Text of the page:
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    This X-Wing is in 1:144 scale. These models by Bandai are marvelously well designed. They have the tiniest bits of plastic holding the parts to sprues, which makes super clean cuts when clipping them. One sweep from a file removes it all, if any plastic was actual left on the model.

    The models are amazing well thought out. Every part is keyed so there is zero chance of sticking identically purposed parts in the wrong place. I forgot about this fact as I started the model. I tried to dry fit some engine pieces before gluing, then realized I couldn't get them apart. This isn't a snap tight model, but it could be. I fought a horrible battle trying to remove the engine parts so I could dot them with a little glue. As I assembled the second engine I almost dry fitted them, too. But I caught myself with a mighty cry: "NOOO!"

    The kids came running. I guess that wasn't all in my head.

    The two parts that gave me the most trouble were the wing fittings. The wings are hinged on a central pin and I couldn't figure out how to snap those parts together. They required a large amount of force on very tiny parts. The best idea I had for this operation was using a pencil sharpener.

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    I think I'll remove the blade from the sharpener and add it to my tool kit.

    The second part that gave me trouble is I think I mounted the wing assembly upside down in the body. They just feel wrong, they are springy and put some stress on the body when moved. When I open the wings, the the upper left wing presses into the body instead of properly opening. I think the hinge pin fits into a piece on the back assembly and I must have missed the post hole. I'll have to pay more attention to the next one I'll build. Thanks to some jaunty angles with the photos, you can't see it.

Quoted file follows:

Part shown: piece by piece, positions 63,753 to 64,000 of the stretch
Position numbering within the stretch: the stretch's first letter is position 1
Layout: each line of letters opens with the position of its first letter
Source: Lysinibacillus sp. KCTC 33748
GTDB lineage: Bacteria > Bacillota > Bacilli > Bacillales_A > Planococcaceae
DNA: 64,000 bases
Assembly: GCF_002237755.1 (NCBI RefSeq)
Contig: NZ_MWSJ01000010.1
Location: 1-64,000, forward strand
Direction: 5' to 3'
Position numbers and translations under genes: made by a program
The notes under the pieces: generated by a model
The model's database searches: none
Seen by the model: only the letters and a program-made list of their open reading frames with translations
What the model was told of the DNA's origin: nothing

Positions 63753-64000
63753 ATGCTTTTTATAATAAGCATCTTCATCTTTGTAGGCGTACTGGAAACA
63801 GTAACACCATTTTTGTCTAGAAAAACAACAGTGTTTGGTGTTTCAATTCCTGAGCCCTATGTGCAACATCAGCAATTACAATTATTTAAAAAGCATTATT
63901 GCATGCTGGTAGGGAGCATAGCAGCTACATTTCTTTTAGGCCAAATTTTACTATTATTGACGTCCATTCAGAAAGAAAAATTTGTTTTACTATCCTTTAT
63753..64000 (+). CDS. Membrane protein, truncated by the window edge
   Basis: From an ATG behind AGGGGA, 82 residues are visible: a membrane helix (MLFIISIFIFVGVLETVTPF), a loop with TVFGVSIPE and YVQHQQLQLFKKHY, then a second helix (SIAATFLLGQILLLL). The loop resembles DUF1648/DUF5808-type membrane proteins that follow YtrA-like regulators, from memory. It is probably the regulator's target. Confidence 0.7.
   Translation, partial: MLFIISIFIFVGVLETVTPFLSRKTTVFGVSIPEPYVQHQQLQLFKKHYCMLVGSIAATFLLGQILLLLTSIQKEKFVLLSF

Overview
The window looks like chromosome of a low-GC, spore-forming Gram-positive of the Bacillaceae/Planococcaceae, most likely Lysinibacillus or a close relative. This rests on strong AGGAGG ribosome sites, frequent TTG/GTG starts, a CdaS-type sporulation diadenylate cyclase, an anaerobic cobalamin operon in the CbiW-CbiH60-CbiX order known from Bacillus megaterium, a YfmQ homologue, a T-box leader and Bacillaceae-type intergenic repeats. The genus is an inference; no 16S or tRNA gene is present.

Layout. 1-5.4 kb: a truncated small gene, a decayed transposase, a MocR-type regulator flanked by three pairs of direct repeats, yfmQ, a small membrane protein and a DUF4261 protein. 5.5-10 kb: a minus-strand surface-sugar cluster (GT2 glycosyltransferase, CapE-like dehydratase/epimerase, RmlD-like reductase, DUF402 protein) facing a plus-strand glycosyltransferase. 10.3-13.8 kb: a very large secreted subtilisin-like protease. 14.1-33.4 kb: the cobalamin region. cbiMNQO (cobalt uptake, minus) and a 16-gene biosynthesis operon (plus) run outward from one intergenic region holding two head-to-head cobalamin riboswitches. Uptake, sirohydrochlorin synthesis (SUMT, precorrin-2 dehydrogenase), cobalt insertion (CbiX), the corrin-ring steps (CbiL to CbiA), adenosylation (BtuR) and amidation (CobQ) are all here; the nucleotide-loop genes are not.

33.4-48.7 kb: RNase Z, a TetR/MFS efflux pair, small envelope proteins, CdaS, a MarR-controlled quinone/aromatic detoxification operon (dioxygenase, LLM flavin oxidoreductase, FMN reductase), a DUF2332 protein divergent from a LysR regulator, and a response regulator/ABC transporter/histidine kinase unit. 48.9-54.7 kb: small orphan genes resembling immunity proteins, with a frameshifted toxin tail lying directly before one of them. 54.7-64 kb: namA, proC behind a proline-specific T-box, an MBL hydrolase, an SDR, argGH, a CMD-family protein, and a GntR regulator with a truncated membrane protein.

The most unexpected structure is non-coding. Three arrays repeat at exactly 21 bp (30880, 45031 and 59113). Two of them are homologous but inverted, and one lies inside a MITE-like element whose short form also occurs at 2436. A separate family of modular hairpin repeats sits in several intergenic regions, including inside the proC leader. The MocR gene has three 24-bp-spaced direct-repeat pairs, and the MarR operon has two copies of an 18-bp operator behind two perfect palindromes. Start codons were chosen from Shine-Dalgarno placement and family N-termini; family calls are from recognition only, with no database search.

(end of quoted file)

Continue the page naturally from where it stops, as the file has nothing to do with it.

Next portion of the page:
Solfe

  7. #667
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    Quote Originally Posted by geonuc View Post
    I too bought mine for soldering work, not so much modeling. It isn't excellent for either application but there it is.
    My problem when using it for soldering is: if the clamp doesn't bite through the insulation of the wire straight away, it tends to do so when the insulation softens due to the soldering heat. I'd need a tool like this one but with a bigger foot and toothless jaws.
    With sufficient thrust, water towers fly just fine.

  8. #668
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    These two aircraft are actually the same airframe at the beginning and end of its life:
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    It's a Junkers F.13W, construction number 650, which was part of the Junkers Spitsbergen Expedition of 1923, under the German registration D260. A lovely little passenger aircraft built from corrugated Duralumin, with an open cockpit--not ideal for a six-hour round trip to the edge of the Arctic pack ice.